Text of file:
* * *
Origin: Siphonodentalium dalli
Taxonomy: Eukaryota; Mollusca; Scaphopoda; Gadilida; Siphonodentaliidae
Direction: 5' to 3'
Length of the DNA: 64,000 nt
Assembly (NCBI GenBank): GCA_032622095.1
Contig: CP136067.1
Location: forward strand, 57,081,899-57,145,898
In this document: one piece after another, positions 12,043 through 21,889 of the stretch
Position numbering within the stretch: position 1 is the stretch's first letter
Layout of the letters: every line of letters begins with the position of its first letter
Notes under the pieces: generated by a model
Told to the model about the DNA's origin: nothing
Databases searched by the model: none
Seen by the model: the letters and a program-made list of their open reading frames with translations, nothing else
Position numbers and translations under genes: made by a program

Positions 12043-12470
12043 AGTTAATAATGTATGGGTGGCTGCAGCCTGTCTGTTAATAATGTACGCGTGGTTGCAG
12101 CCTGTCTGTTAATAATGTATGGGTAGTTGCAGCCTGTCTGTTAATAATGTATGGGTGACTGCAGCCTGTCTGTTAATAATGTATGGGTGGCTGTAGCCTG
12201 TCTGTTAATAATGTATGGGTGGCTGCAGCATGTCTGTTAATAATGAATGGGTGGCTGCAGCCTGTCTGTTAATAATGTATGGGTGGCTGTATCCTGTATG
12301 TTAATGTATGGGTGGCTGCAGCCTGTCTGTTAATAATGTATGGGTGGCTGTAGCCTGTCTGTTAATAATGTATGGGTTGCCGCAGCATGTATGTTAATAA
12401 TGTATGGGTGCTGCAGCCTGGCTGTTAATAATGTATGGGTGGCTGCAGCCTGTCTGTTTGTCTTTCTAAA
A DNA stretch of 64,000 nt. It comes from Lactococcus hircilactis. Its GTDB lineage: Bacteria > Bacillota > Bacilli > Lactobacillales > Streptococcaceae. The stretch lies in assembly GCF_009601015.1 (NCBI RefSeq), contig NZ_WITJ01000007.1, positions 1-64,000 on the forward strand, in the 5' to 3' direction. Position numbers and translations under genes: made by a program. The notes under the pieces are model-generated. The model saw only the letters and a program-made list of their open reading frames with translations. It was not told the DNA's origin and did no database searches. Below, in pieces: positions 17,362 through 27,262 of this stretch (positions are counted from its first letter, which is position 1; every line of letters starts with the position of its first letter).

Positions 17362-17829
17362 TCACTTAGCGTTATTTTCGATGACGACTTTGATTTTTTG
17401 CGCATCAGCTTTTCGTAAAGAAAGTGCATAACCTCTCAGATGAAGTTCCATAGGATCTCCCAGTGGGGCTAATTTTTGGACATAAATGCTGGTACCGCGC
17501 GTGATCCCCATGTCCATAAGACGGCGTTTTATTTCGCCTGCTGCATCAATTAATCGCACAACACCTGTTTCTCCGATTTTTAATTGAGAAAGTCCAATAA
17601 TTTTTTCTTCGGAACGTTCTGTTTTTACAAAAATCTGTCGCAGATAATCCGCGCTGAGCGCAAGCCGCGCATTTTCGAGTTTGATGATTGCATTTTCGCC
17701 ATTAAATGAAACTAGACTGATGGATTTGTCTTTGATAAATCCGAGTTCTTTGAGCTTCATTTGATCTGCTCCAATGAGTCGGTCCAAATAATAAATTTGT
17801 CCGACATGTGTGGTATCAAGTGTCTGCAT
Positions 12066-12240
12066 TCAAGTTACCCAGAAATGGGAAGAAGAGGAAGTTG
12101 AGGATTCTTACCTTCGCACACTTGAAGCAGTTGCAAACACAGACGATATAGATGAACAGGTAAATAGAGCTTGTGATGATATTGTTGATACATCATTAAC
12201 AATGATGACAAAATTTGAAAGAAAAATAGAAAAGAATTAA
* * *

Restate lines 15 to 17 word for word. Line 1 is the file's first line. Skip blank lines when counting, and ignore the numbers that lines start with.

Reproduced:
Position numbers and translations under genes: made by a program

Positions 12043-12470
12043 AGTTAATAATGTATGGGTGGCTGCAGCCTGTCTGTTAATAATGTACGCGTGGTTGCAG